Sam met a range of employers at the Academy’s Roundtable meeting in March. The Roundtable is a professional networking event held at the beginning of every session. Ten to 15 employers meet students starting or completing Academy courses, discover shared interests and opportunities and, when there’s a match, begin the process of investigating positions, including paid internships. Sam’s communication skills, enthusiasm and curiosity landed him his first paid internship where he will have the opportunity to explore many IT roles within a large company.
While he brings his own passions and ambitions to the internship, Sam’s mind is open to the possibilities. “The things I already know are a very small portion of the capabilities of technology. So while I may have my sights set on development, I will also keep in mind the other aspects such as UI and strategy. From one set of skills there are multiple paths one could take.”
Sam’s willingness to consider new and unexpected pathways and his hunger to learn served him well in the Academy and will help him succeed in the workplace. “While it is very hard to picture where you would be in the future, I do have a general idea of what my path will be. I believe that I will successfully get into the industry but will have to prove my worth over an extended period of time before moving into any specific fields. I do hope that I will work on some innovative projects and be able to leverage my creativity to create new and exciting things.”
Excerpts from the Maine Department of Labor— January 2015
The nature of work increasingly demands higher levels of literacy and more sophisticated technology competencies.
The primary performance attributes of jobs in growing occupations are concentrated around critical thinking, problem solving, reading comprehension, effective communication, and decision making.
Those contrast with the primary work activities or knowledge requirements of occupations that are expected to have the highest rates of job loss, which include handling and moving objects, controlling machines, repairing and maintaining equipment, and clerical functions.
Growing Occupations: Critical thinking, problem solving, decision making, mathematics, reading comprehension, deductive reasoning, processing information, analyzing data
Declining Occupations: Machinery operation, equipment inspection, tool selection, physical strength, following instructions, manual dexterity, clerical functions…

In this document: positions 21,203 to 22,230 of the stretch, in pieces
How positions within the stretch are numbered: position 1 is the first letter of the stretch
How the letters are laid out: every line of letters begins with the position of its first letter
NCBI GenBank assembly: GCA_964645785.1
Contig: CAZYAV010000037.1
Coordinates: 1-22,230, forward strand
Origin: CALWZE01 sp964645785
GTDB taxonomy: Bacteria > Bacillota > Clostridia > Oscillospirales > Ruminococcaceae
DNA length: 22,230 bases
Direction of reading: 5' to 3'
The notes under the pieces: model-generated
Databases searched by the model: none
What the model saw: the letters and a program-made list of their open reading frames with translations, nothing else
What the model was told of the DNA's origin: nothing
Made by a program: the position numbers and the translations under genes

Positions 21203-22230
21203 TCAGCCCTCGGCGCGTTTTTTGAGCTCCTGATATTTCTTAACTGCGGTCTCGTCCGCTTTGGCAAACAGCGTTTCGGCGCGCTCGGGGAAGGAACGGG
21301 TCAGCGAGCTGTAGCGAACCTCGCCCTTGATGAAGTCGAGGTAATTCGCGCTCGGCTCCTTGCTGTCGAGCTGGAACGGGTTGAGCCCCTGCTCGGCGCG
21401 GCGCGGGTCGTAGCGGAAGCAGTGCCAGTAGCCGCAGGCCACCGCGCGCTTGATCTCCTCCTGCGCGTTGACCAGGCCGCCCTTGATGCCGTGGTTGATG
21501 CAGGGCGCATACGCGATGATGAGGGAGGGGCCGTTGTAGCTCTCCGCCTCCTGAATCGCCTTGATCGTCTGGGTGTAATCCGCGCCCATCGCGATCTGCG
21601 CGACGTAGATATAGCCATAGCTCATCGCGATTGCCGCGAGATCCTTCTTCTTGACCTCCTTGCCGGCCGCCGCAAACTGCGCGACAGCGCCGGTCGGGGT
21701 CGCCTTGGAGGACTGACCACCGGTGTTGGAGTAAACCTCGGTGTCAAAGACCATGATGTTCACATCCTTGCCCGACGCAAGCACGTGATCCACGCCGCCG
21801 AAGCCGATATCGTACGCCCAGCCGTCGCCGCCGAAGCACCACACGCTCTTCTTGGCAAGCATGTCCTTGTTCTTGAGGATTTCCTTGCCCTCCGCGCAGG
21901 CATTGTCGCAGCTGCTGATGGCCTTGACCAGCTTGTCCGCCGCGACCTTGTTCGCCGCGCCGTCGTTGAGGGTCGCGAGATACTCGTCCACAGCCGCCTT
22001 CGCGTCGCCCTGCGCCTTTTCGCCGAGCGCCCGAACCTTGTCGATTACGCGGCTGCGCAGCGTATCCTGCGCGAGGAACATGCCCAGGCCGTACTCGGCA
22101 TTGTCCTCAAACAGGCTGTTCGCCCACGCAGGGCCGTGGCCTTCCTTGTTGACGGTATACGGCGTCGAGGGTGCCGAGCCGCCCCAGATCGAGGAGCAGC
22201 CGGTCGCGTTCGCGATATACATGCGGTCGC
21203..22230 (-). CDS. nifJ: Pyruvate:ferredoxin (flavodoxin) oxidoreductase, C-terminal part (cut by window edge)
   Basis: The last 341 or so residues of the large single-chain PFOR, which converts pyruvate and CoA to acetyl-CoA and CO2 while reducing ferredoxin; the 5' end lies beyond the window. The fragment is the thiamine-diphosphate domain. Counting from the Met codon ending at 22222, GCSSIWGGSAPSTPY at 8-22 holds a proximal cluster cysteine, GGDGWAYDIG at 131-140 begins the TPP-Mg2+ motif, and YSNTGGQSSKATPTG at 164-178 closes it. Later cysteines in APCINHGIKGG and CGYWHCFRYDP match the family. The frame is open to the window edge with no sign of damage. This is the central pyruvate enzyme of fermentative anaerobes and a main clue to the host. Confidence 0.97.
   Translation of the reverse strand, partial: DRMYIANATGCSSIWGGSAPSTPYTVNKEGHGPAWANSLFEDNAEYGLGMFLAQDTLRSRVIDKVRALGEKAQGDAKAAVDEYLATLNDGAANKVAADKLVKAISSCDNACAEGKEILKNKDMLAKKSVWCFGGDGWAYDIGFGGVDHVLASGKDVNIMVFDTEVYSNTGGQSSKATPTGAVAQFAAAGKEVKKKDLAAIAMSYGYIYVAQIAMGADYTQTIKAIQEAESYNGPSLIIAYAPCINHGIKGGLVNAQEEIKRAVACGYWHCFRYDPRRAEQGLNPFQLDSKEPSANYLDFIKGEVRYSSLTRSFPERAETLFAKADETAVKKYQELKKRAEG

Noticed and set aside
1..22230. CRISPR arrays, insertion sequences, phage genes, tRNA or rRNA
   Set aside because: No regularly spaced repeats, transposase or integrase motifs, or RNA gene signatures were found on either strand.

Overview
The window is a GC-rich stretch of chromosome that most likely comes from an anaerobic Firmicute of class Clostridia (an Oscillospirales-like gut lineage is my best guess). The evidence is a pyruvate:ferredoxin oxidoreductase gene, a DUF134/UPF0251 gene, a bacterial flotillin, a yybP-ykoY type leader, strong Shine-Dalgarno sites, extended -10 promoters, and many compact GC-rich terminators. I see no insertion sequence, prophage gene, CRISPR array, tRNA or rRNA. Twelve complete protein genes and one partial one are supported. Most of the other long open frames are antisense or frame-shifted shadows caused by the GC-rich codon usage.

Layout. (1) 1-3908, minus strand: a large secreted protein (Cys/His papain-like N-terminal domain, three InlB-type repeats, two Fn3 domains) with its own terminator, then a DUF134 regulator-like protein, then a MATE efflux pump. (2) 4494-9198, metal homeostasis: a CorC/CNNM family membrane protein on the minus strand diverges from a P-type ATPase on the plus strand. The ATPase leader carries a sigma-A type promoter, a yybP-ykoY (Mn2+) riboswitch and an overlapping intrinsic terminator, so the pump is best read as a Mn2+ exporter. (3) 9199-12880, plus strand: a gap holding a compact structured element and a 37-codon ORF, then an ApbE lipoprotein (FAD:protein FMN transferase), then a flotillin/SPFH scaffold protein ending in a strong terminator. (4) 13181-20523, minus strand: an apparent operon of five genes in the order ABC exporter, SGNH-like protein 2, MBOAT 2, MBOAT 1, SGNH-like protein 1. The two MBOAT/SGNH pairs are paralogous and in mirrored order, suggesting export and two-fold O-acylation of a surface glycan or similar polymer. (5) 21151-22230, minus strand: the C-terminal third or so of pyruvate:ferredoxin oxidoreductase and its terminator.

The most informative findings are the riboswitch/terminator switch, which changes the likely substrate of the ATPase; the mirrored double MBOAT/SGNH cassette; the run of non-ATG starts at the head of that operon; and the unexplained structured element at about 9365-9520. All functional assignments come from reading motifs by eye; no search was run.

Report after report over the last two decades from educational, trade, and other interest groups exhorted the need to educate more people for STEM* jobs. Many portray an impending shortage of workers in highly skilled, well-paying science, technology, engineering, and math based occupations. Most treat STEM jobs as a homogeneous group with similar growth prospects.
The problem with these characterizations is that there is a great deal of diversity of functions and an equally wide range in growth prospects not only between science and technology, for example, but also the range of occupations within sciences, within technology, within engineering, and within mathematics. The variety of STEM occupations creates very different growth prospects.
Under the Standard Occupational Classification system used by economic agencies to classify and count jobs there are 653 occupations in which there is employment in Maine and for which we have developed projections. Of that number, 181 occupations are designated as STEM by either the O*Net consortium or the U.S. Bureau of Labor Statistics. Collectively, the number of jobs in those 181 occupations is expected to rise 6.5 percent from 2012 to 2022, which is nearly three times the rate for all occupations. The expected gain of 6,800 jobs in STEM occupations accounts for 46 percent of expected net job growth.
Individually, 107 of those STEM designated occupations are expected to grow faster than average, another 13 are expected to grow more slowly than average, and 61 are expected to be unchanged or lose jobs. Like other types of functions, slowly growing or declining STEM occupations generally are those being impacted by new or changing technologies that are improving or replacing processes…
*Science, Technology, Engineering and Mathematics